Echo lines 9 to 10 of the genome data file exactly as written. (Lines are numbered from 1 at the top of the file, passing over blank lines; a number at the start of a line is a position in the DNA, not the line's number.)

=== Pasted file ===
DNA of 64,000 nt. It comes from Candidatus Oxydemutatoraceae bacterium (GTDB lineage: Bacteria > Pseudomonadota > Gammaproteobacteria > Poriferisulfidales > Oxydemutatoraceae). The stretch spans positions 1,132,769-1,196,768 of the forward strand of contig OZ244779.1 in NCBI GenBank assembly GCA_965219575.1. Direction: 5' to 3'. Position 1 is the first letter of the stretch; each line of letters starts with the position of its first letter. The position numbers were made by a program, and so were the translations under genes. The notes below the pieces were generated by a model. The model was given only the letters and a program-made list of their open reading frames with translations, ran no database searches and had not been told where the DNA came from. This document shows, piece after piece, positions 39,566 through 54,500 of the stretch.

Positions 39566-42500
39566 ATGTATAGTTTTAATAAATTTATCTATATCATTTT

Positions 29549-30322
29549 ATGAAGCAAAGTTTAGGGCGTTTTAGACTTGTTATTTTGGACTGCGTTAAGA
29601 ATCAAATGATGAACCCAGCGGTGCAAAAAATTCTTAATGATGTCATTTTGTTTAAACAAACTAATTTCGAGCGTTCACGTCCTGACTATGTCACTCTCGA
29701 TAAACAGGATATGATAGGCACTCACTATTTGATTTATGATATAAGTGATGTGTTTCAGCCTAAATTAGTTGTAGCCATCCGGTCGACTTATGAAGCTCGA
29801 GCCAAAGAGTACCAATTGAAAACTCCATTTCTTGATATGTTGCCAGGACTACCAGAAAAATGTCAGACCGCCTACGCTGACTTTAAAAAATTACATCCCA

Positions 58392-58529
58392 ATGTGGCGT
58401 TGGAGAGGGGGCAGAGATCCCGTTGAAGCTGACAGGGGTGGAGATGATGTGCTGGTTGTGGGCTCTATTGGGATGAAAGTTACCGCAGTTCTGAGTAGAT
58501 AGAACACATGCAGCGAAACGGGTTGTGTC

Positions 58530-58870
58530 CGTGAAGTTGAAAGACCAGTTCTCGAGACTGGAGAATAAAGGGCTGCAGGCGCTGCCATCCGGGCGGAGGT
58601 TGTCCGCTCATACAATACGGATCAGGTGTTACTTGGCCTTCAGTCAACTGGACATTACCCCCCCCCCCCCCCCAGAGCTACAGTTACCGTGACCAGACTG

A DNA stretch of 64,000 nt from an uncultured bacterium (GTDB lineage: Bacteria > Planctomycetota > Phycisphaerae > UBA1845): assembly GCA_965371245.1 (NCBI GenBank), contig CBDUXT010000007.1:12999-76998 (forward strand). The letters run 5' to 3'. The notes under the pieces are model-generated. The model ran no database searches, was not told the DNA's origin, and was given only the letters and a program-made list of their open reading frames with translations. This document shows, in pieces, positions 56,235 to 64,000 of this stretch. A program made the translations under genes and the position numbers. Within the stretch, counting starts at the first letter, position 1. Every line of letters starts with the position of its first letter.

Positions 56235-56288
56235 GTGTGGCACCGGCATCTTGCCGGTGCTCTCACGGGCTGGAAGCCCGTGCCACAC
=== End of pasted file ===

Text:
Positions 58392-58529
58392 ATGTGGCGT